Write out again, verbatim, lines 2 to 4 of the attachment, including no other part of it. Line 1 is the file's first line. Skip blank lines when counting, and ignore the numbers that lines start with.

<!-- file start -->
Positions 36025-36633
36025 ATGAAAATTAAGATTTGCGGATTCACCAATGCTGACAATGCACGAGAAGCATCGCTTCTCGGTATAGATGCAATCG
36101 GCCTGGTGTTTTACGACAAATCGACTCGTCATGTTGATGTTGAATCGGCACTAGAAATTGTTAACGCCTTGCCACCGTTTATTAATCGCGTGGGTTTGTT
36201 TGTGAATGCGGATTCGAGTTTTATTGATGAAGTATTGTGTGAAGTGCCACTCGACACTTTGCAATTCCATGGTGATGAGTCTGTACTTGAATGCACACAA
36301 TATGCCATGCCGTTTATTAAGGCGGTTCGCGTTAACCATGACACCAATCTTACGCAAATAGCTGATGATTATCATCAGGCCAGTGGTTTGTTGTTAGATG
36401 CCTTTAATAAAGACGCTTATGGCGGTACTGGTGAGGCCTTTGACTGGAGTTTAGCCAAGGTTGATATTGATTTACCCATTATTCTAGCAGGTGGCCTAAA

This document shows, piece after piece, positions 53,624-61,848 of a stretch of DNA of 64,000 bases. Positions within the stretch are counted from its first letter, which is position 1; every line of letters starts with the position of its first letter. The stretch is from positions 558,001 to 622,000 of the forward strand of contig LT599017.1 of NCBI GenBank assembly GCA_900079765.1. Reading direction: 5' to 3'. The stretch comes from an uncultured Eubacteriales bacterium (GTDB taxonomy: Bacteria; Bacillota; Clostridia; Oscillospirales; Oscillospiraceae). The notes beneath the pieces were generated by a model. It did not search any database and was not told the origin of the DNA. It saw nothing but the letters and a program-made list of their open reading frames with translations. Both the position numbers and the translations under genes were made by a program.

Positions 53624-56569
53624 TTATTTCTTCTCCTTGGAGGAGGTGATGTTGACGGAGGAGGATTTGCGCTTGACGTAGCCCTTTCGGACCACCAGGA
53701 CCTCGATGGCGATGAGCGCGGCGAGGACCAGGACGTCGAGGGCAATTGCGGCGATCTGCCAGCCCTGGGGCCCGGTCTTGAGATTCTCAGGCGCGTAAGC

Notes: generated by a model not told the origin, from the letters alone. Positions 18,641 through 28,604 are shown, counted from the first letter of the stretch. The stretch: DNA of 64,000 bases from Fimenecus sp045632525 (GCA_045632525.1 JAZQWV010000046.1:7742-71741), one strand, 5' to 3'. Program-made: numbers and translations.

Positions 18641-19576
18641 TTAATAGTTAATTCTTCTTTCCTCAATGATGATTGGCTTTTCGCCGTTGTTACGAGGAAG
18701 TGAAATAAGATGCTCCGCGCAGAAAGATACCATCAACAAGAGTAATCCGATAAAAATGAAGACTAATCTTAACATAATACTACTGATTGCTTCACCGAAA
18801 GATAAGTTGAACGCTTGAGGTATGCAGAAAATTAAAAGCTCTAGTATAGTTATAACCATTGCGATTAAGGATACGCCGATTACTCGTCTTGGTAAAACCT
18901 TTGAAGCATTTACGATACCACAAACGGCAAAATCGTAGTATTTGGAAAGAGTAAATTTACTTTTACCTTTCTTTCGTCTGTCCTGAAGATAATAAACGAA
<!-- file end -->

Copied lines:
36025 ATGAAAATTAAGATTTGCGGATTCACCAATGCTGACAATGCACGAGAAGCATCGCTTCTCGGTATAGATGCAATCG
36101 GCCTGGTGTTTTACGACAAATCGACTCGTCATGTTGATGTTGAATCGGCACTAGAAATTGTTAACGCCTTGCCACCGTTTATTAATCGCGTGGGTTTGTT
36201 TGTGAATGCGGATTCGAGTTTTATTGATGAAGTATTGTGTGAAGTGCCACTCGACACTTTGCAATTCCATGGTGATGAGTCTGTACTTGAATGCACACAA